Firmware: Enables the specification of firmware updates, including a backup firmware version as well as a current version; one of the most powerful of the Cisco Unified Computing System abstractions. (To learn more, see Achieve Automated, End-to-End Firmware Management with Cisco UCS Manager)

IPMI: Defines the IPMI behavior of the system

Stats: Controls the way system data is collected

BIOS: Controls the BIOS versions and parameters

Boot Policy: Establishes boot paths and order

Local Disk Configuration: Defines the configuration of any local storage

Policies are an underlying mechanism for propagating changes across the system. When a policy is changed, this change propagates to all service policies that use it, and any servers requiring a reboot are flagged. The major exception to immediate policy execution is firmware policy, which stages the new firmware and applies it either at reboot or upon administrator command. The ability of Cisco UCS Manager to apply these policy updates at reboot has significant operational implications. With the Cisco Unified Computing System, servers with incorrect revisions of firmware, for example, will be forced into compliance automatically at boot, or a new policy specifying a new firmware release can be selectively applied to groups of servers under operator control. In all cases, the firmware update process has transactional semantics and will either be completed correctly or rolled back to a previous state, avoiding messy partial completion scenarios.

Service Profiles and Templates

Cisco Unified Computing System service profiles are a powerful tool for streamlining the management of modern data centers. They provide a mechanism for rapidly provisioning servers and their associated network and storage connections with consistency in all details of the environment, and they can be set up in advance of the physical installation of the servers, which is extremely useful in most organizations. They also enable new operational policies for high availability, since a service profile can be applied to a spare server in another rack or blade slot in the event of a server failure, or the profile can be applied to a bare-metal replacement in the failed unit physical slot. However, these basic service profile use cases show only a small fraction of the power and utility of service profiles and primarily provide a transition methodology as users transition from older operating processes to new processes that fully utilize the capabilities of the Cisco Unified Computing System.
The real power of the service profile becomes evident in templates. A service profile template parameterizes the UIDs that differentiate one instance of an otherwise identical server from another. Templates can be categorized into two types: initial and updating.

Initial Template: The initial template is used to create a new server from a service profile with UIDs, but after the server is deployed, there is no linkage between the server and the template, so changes to the template will not propagate to the server, and all changes to items defined by the template must be made individually to each server deployed with the initial template.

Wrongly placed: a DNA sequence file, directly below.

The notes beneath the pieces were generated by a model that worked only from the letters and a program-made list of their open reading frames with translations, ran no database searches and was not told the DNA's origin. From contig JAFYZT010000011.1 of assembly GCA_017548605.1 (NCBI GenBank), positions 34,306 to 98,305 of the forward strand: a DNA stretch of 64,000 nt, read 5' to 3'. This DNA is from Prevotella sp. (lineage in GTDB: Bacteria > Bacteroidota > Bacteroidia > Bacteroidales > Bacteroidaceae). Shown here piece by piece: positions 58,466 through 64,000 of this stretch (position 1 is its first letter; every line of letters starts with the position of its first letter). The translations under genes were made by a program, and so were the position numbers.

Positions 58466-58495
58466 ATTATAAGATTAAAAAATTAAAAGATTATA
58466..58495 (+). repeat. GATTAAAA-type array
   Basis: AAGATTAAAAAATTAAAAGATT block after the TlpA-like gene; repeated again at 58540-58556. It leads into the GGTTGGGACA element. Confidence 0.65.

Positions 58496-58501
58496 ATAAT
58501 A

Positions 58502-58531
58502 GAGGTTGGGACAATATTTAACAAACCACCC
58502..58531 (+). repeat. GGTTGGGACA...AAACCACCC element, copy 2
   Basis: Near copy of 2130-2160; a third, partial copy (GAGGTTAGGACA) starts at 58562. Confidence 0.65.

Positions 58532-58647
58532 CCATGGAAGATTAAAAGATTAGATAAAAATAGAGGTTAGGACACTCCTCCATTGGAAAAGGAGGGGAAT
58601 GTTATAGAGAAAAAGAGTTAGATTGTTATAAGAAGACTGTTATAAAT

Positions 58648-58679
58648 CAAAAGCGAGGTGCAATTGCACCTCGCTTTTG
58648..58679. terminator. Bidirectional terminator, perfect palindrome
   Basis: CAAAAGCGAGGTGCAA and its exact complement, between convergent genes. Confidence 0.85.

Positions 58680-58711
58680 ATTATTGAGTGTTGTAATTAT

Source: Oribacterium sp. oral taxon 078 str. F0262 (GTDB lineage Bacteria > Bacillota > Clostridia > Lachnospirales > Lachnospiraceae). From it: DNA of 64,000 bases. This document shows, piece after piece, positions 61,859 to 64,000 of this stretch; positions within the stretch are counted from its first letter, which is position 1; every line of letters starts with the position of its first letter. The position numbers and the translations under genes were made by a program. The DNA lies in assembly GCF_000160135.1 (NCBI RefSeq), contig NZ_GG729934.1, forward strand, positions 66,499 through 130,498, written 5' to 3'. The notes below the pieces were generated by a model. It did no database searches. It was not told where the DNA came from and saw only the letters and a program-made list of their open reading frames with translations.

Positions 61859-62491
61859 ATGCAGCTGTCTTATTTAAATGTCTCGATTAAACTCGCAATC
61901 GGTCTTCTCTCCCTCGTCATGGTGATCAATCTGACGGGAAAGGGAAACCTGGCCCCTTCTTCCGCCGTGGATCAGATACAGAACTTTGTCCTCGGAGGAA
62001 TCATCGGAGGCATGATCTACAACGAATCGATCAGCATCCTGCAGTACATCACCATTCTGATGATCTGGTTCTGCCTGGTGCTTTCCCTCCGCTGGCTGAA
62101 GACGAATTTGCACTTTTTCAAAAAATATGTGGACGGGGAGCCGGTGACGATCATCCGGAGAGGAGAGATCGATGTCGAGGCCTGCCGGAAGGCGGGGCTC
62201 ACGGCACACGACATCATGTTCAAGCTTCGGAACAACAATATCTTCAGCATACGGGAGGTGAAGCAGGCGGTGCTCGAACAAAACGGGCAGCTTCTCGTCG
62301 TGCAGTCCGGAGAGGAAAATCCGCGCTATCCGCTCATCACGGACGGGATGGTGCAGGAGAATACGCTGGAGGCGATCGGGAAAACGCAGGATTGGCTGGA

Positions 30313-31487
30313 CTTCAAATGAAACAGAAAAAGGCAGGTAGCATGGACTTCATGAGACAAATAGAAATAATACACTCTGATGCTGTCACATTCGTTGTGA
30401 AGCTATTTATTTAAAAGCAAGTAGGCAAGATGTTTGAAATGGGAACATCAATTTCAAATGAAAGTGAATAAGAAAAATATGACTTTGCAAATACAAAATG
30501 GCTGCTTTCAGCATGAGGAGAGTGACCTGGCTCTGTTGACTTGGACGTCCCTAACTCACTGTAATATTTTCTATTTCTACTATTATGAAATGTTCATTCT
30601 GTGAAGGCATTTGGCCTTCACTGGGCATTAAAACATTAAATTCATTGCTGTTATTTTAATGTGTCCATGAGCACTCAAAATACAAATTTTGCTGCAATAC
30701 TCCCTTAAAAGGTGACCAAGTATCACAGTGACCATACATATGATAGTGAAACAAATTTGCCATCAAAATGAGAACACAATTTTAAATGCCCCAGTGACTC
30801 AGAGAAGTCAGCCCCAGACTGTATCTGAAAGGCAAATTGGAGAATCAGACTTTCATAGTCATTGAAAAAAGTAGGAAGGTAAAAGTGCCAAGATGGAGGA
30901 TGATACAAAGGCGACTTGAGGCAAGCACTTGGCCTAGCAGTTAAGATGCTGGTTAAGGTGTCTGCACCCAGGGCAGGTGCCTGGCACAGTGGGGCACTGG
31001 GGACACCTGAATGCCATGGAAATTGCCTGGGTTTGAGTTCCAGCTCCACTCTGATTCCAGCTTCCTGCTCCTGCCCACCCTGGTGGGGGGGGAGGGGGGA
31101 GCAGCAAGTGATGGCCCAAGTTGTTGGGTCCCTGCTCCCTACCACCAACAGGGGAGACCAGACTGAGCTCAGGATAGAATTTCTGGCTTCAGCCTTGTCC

Updating Template: An updating template maintains a link between the template and the deployed servers, and changes to the template (most likely to be firmware revisions) cascade to the servers deployed with that template on a schedule determined by the administrator.

Service profiles, templates, and other management data is stored in high-speed persistent storage on the Cisco Unified Computing System fabric interconnects, with mirroring between fault-tolerant pairs of fabric interconnects.

Service Profile Lifecycle

Since service profiles can be used to create templates, and templates can be used to create service profiles, which are then associated with a set of resources, including physical servers, to create a running server, their lifecycle is complicated. The lifecycle of a service profile starts with its creation 4. Service profiles can be created in several ways:

Manually: Create a new service profile using the Cisco UCS Manager GUI.

From a Template: Create a service policy from a template.

By Cloning: Cloning a service profile creates a replica of a service profile. Cloning is equivalent to creating a template from the service policy and then creating a service policy from that template to associate with a server.

Figure 4 shows the basic cycle of service profile and template creation. Note that the policies are reusable objects, referenced by names from the profiles.

Figure 4. The Cisco Unified Computing System Service Profile Is the Basis for Templates, Which in Turn Can Be the Basis for Multiple Service Profiles

Service Profiles and System Deployment